psycion ...



psycion - a curses-based native PSYC communications client


Usage: psycion [--help] [-c configfile] [-l UNI] [-w password] [-s]

 -l UNI link to a specific PSYC uniform network identity
 -d N   Use debugging level N for Net::PSYC. Both 1 and 2 are insane
        values. All output is written to STDERR.
 -D N   Use debugging level N for Net::PSYC. Output is written to
        psycion's status window.
 -s     dont use color codes
 -m     start in multi-window mode. ( requires Curses )
 -h     display this message


Commands may be used to control almost every aspect of psycions behaviour. Even cursor movement. Commands may be bound to keys or typed into the prompt. Obviously typing them does not make sense for some of the commands. When typing, commands have to be preceded with a '/'. For how to use commands in key bindings, look at the CONFIGURATION section below.

mode ( <mode> )

Activate the mode <mode>. <mode> may be an arbitrary character string. Modes are used to implement complex command sets. Read the documentation about Key Bindings for more information.

say ( <text> )

Say <text> in the current room/private chat.

join ( <room> )

Join a <room>.


Leave the current room.


Try to logout of your PSYC server. This fails if the connection got lost.


Switch to the next window.


Switch to the previous window.


Clear the current window. Removes all messages.

















The behaviour of psycion is defined by configuration files. There is no default configuration inside the source code, but rather a set of configuration files that should give one a reasonable good start. From there on its up to you to adapt the configuration to your needs.

Color Settings

There are different ways to change the colors in which your chat-content is displayed. The first is to set a color for a message class, the second to change the color for a certain variable inside a message. The third and last way is to change the color in which a character string matching a pattern is displayed.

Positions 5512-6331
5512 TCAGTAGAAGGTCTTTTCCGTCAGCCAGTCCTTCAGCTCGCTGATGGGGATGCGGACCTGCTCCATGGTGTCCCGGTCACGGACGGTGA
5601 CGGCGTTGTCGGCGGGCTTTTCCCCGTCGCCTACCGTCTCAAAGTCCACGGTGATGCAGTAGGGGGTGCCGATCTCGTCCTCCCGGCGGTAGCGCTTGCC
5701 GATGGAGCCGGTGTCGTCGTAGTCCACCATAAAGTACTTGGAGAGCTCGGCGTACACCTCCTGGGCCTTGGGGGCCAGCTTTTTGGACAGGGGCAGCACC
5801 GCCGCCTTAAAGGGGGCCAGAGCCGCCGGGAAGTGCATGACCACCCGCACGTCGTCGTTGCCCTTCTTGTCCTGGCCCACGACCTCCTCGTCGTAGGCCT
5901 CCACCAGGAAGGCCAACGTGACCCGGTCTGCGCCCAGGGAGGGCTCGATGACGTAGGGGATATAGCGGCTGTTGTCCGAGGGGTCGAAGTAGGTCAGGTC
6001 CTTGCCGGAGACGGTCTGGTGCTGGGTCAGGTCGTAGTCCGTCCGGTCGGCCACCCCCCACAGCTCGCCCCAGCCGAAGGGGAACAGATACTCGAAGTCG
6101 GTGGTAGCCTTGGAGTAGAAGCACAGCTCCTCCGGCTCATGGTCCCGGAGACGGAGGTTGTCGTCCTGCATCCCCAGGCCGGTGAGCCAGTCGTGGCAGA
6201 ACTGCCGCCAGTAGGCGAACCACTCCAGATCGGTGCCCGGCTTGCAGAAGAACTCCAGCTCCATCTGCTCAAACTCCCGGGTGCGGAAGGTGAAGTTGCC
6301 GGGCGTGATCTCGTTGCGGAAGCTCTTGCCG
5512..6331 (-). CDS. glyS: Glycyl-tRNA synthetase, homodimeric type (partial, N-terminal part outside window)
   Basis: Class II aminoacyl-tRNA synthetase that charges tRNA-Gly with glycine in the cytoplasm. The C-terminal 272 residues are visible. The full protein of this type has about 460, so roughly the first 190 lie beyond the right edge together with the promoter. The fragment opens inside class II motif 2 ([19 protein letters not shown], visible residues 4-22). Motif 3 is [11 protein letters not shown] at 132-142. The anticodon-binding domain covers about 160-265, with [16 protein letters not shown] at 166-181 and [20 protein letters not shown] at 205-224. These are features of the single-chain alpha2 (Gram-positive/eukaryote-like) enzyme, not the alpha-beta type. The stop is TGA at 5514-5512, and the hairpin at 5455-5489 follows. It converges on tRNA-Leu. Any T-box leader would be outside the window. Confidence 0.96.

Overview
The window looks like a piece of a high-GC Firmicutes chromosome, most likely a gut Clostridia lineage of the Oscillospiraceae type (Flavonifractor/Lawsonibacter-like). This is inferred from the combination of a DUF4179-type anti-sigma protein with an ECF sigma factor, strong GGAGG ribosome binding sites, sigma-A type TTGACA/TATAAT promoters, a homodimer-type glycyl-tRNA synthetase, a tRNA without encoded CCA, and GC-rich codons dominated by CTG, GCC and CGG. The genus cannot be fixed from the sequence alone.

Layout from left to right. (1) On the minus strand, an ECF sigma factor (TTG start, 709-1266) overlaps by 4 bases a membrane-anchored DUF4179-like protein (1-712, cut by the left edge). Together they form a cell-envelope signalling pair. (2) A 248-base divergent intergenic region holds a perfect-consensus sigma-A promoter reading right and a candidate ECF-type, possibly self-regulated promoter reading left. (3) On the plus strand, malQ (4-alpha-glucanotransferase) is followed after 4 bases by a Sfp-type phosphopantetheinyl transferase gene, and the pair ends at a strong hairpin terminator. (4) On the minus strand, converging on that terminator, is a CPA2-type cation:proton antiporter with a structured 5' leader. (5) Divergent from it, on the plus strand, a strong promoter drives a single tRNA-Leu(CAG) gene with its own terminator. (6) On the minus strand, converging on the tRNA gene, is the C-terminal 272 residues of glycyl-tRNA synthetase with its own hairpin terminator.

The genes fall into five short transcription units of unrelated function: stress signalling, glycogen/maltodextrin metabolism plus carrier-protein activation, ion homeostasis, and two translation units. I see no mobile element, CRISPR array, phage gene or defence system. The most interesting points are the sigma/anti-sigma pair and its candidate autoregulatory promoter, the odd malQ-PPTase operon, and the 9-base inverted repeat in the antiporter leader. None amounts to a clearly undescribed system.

In PSYC every message belongs to a message class. A message typed by a user, for instance, has the message class '_message' or a subclass derived from that, such as '_message_public' (a public message in a room). If you set a certain color for a message class it will be used for every subclass aswell, unless there is a color definition for that subclass.

Examples of color definitions for message classes:

    mark method _message_public     white
    mark method _message_private    red bold 
    mark method _message_public_question     yellow
    mark method _error              red on_white

The same rules of how classes and subclasses are treated ( keyword inheritance ) applies to variables aswell.

Examples of color definitions for variable classes:

    mark variable _nick         bold white
    mark variable _nick_alias   blue
    mark variable _nick_place   white on_red
    mark variable _action       green

Color definitions for arbitrary character strings use Perl Regular Expressions. In case you are not familiar with Regular Expressions, look at Perl's documentation on that.


    mark ignorecase     theboss         red bold
    # match 'theboss' case-insensitive
    mark case           TheBoss         blue
    # match 'TheBoss' case-sensitive